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Unfolding Lessons in the Wake of Crisis Management

Sandra Fancher

Sandra Fancher

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Even the best plans will be tested during a crisis. Having worked with clients on crisis strategy plans for over two decades, reflection is one of the most important disciplines to employ.

While you can’t predict everything, a well-built plan will serve you well. Your goal is to create rapid, centralized responses and avoid inconsistent and unaware messaging.

As COVID-19 unfolded very quickly, I saved ads and emails that didn’t seem appropriate to do my own reflection and crisis review. Now that we are past the phase of “will this happen” to “it is happening,” I’m sharing my reflections for others to use in evaluating their plans.


In the early days of a crisis, your first line of defense is to pause your scheduled posts and emails if you are uncertain and not fully confident the message is correct. It’s crucial for your clients’ sake to take inventory of current and planned assets. You don’t want to be mistaken for being “salesy,” offensive, or oblivious to the crisis.

Within the first few days I was presented through sponsored posts or emails with:

  • On March 13th, one day after all Iowa high school sports were postponed and club soccer cancelled, I received an email with the headline “Spring soccer camps are filling up fast, register now.”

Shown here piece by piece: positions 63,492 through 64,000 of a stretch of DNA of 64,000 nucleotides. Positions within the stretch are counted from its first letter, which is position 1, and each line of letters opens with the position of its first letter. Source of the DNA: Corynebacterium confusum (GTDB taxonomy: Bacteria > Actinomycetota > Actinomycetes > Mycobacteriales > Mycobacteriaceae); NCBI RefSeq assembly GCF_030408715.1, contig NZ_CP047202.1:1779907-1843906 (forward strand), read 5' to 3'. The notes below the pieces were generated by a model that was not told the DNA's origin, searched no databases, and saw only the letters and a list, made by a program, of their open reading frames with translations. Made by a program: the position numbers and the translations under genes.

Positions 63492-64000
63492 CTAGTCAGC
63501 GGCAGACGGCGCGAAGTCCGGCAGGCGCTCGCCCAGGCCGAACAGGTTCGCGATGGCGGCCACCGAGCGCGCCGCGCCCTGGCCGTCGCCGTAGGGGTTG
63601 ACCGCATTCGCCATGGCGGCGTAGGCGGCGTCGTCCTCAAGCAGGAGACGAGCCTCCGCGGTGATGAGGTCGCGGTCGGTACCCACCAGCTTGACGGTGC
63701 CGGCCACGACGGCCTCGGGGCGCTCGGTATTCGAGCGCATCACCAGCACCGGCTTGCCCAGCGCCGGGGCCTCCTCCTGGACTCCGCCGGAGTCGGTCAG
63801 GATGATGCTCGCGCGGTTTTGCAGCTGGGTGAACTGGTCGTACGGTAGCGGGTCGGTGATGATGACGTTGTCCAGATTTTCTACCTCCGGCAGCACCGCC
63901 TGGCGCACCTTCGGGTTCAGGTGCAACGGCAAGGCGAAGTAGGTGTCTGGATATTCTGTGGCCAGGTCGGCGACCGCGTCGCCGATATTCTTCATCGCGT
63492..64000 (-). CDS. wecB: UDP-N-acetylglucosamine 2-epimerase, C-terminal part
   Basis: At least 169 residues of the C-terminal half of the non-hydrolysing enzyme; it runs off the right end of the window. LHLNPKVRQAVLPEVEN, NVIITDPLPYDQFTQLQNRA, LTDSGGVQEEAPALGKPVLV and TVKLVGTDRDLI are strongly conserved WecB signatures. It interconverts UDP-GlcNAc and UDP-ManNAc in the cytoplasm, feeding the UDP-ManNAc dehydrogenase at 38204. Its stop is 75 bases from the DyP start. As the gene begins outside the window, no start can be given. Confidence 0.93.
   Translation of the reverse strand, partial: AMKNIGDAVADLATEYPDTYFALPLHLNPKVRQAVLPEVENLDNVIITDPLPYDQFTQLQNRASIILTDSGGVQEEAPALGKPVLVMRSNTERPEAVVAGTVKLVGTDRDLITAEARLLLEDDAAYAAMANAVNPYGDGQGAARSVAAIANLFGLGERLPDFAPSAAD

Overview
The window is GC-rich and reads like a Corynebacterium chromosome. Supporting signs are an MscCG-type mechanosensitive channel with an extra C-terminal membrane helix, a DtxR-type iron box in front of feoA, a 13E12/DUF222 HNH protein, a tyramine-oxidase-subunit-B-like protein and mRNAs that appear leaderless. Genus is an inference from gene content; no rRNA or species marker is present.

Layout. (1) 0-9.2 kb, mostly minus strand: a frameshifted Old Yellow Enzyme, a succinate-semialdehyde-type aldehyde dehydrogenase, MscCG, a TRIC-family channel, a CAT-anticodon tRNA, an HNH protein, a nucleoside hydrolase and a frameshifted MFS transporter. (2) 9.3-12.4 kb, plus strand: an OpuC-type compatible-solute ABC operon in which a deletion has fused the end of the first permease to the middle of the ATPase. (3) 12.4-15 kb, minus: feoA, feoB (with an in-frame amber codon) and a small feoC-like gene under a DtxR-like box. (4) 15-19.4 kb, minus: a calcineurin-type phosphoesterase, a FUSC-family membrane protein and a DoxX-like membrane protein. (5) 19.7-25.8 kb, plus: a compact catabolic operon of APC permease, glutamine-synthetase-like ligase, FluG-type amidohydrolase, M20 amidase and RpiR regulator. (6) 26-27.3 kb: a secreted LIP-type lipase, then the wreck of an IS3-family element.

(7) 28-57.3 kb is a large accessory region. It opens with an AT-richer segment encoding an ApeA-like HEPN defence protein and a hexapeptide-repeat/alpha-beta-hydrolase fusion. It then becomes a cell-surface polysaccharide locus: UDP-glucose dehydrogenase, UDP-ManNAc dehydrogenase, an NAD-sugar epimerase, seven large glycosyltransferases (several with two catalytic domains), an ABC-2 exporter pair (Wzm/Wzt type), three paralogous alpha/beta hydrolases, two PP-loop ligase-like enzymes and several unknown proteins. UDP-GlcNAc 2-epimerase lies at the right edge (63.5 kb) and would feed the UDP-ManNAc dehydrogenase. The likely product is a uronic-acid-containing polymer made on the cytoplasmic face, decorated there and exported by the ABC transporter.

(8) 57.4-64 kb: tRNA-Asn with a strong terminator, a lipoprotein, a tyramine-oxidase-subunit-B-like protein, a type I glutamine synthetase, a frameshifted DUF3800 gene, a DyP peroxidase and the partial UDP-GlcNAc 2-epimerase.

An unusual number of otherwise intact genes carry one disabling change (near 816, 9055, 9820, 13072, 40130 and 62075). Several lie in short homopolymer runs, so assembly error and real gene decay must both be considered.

• Also on March 13th, a colleague shared this image for hot desking (co-working spaces) as physical distancing recommendations were being rolled out.
  • On March 14th, someone commented that this ad for toilet paper showed in their Twitter feed.

Such seemingly innocuous messages can agitate an already anxious audience. People worry about their kids’ health and education. They worry about their budgets and how they’ll make due when provisions (like toilet paper) are in short supply.

These foibles are examples of why, no matter your industry, you must scrutinize all scheduled and planned messaging when an unsettling situation begins. Considering starting with these areas for your next messaging review:

  • Update the main and affected pages of your site
    • Add a banner message that indicates you are aware of and are working to manage the situation. Make sure it’s client-facing.
      • For example, this message appeared on a hospital website which does not include any personal message or contact information
  • Ideally, you’ll know whether this functionality is available before a crisis
  • Pause your campaigns (or clients’ campaigns)
    • SEM and paid search
    • Scheduled social posts
    • Email campaigns, especially prescheduled emails
  • Review autoresponders or out of office messaging
    • Instant messenger automatic responses
    • Out-of-office messages
    • Centralized voice messenger services

Ensure several people on your team are trained to update content and review outgoing messages. If all the duties fall just to one person or department, your team will get overwhelmed.

In the Following Days